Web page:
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Thanks, Coach, For The Life Lessons

17 years later, I'm proud of the woman she's become
17 years later, I’m proud of the woman she’s become

Dear Coach,

We have never met in person, but we have a few things in common. First, we both spend a good amount of our time working with teenagers. Second, we both spend a good amount of time with teenagers who are ski racers. And third, because of our roles, we both make a huge impact on their lives. I’m writing you this letter (after spending two days calming myself down) to thank you for some unexpected life lessons you taught my daughter at Monday’s ski race. I’m not sure if you’ve ever met her in person either, but just in case you haven’t, here’s a little bit about her:

My daughter is just 17, a happy, strong, confident young woman on the verge of graduating from high school. She has been a skier since age 4, a racer since age 7, and has spent endless hours pursuing her passion. My daughter is one of the hardest working athletes I know; she’s sacrificed more than the average teen to excel at her sport, and as a result, she loves every minute of it. She’s even hoping to race next year in college-not because she wants to have a career in skiing, but simply because it makes her happy. My daughter is honest, kind, fair, compassionate and well liked. She’s also a great racer, and because of the mental and physical demands of ski racing, I believe she has grown to be a courageous person. In other words, she’s the kind of kid you’d like to get to know and have on your team.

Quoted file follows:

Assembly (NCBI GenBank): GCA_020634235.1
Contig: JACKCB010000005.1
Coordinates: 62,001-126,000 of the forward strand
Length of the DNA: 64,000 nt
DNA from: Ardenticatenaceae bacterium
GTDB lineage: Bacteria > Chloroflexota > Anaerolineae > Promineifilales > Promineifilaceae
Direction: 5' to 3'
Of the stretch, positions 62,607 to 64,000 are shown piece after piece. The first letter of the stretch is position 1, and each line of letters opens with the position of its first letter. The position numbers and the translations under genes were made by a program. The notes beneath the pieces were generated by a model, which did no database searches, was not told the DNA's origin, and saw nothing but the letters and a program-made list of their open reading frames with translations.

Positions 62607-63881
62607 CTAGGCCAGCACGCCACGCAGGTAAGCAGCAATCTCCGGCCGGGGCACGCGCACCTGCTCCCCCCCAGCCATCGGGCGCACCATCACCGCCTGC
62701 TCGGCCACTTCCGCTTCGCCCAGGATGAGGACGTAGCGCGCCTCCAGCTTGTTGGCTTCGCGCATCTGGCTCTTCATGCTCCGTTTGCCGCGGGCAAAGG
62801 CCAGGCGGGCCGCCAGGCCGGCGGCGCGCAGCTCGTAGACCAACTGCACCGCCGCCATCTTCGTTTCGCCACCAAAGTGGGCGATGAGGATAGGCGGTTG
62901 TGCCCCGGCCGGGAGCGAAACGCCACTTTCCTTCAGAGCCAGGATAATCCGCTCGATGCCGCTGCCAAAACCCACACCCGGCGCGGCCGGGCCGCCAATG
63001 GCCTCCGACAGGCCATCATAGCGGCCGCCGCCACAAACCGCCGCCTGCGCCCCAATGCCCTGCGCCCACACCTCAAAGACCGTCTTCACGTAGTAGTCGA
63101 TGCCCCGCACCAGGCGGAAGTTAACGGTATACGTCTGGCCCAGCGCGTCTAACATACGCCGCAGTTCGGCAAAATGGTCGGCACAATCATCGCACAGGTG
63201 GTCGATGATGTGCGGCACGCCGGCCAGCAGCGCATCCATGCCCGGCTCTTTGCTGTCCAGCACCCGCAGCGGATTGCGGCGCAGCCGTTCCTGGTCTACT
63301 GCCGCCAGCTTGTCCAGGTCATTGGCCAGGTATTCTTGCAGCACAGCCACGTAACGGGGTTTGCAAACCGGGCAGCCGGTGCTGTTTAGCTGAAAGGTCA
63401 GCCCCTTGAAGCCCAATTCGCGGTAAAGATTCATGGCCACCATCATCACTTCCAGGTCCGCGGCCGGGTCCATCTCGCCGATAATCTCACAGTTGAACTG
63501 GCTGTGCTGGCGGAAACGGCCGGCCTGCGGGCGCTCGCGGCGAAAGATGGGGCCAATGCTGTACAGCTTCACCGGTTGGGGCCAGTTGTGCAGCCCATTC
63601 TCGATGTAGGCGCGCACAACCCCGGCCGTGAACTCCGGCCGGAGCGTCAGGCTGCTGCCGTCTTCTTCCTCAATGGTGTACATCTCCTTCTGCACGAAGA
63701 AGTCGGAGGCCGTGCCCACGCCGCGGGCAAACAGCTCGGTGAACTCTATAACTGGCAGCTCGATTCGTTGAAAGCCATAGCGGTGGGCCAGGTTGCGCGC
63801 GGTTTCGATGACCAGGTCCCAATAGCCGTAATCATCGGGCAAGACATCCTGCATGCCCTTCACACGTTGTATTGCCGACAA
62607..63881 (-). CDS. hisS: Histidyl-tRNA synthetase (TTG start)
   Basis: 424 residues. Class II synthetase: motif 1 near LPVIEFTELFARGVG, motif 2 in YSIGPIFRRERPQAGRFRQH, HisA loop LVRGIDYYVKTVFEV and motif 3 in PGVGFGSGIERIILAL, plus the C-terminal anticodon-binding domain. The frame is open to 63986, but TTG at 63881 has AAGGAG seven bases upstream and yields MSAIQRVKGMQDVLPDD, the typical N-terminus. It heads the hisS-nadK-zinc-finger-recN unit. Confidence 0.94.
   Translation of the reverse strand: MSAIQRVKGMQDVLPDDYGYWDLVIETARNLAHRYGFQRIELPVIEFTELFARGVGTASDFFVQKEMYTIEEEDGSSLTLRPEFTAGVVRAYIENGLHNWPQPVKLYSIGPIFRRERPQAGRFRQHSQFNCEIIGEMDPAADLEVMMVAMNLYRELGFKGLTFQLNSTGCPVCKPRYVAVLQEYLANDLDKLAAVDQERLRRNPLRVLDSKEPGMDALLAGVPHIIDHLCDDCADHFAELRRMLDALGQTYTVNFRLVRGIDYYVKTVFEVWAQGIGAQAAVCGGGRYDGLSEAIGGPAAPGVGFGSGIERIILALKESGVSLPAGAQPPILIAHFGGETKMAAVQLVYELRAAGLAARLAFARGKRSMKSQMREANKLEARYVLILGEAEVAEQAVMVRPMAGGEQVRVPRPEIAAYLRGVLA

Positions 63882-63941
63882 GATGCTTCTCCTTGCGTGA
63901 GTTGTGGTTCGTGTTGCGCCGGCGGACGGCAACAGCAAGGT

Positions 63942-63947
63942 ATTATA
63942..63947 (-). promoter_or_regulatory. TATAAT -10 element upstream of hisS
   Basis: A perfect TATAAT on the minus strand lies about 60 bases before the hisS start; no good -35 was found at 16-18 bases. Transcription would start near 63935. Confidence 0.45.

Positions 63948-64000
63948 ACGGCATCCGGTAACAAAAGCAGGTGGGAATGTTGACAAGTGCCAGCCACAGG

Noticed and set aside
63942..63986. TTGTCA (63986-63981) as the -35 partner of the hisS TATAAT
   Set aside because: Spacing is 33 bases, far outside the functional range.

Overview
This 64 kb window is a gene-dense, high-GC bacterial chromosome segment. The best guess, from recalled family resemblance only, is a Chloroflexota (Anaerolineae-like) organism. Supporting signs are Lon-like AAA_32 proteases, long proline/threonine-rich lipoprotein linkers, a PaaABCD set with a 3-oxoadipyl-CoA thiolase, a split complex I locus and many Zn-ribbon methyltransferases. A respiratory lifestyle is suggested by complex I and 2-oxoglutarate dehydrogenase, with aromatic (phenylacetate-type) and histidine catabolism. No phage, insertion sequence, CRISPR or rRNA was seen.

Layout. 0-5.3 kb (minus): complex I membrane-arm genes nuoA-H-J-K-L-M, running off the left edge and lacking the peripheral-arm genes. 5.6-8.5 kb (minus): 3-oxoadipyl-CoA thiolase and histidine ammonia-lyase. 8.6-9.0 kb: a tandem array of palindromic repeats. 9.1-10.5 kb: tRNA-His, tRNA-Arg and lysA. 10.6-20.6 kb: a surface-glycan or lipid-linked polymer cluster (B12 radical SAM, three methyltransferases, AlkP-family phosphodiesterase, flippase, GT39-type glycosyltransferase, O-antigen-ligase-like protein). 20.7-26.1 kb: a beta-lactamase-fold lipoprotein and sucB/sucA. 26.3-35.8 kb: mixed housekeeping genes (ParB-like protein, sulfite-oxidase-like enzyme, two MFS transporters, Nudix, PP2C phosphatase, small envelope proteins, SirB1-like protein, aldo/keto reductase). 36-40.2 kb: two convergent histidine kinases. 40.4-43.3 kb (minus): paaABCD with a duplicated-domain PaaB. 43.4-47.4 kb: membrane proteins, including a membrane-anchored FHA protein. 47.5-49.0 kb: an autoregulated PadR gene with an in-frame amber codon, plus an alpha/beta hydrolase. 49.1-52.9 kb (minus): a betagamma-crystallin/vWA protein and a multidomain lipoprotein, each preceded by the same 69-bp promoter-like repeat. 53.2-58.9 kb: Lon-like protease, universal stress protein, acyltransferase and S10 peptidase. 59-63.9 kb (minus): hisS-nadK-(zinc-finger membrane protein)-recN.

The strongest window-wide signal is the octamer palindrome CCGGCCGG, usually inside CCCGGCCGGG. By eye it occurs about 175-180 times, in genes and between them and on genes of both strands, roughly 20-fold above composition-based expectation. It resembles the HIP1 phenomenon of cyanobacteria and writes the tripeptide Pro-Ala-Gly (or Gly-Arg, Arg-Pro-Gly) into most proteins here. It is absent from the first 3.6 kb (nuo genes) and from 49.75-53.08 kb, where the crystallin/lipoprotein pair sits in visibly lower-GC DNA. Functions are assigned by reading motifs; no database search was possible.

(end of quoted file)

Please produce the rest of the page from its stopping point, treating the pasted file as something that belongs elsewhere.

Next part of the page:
Now, maybe you had an inkling of my daughter’s spirit over the last few weeks you’ve been watching her race. Or maybe not. I’m not going to second guess your actions here, or unleash my mamawolfe-instinctive-fierceness on you. I simply want to thank you for what you taught us when you threw a temper tantrum and disqualified my daughter for wearing a Go Pro camera on her helmet after she came in first place.

Thanks, Coach, for teaching my daughter that as long as we do the right things for the right reasons, we’re going to be ok. She didn’t strap that camera to her helmet and ski down the course because she was trying to do the wrong thing; in fact, she was given the camera by her coach, who after decades of coaching the high school team, didn’t have an idea that wearing a camera on her helmet would break any rules. She wasn’t trying to hide anything, she wasn’t trying to do anything wrong; in fact, she’s the kind of girl who avoids breaking rules at all costs. Had she known she could be DQed, she would have eagerly removed it. She wasn’t trying to be defiant; heck, she’s never even gotten a detention in 12 years of school! In the end, she accepted that she unknowingly broke a rule, and that since you objected, that was that. Thanks to you, Coach, at the end of the day she could look at herself in the mirror and know she was ok.

Thanks, Coach, for teaching my daughter that it’s not always about you. When she responded to my congratulatory text with the message that you had DQed her, I was shocked. I struggled to come up with words that would become a virtual hug huge enough to console her obvious disappointment, and the first thing that came to mind was to say that sometimes people do things to others because they feel vulnerable, and they project that fear onto someone they perceive as ‘below’ their chain of power. In my eyes, that’s the worst thing  a teacher, coach, or parent can do. It’s bullying, it’s cowardly, and it’s a real show of poor sportsmanship. Thanks to you, Coach, she learned how that feels, and will not repeat your behavior.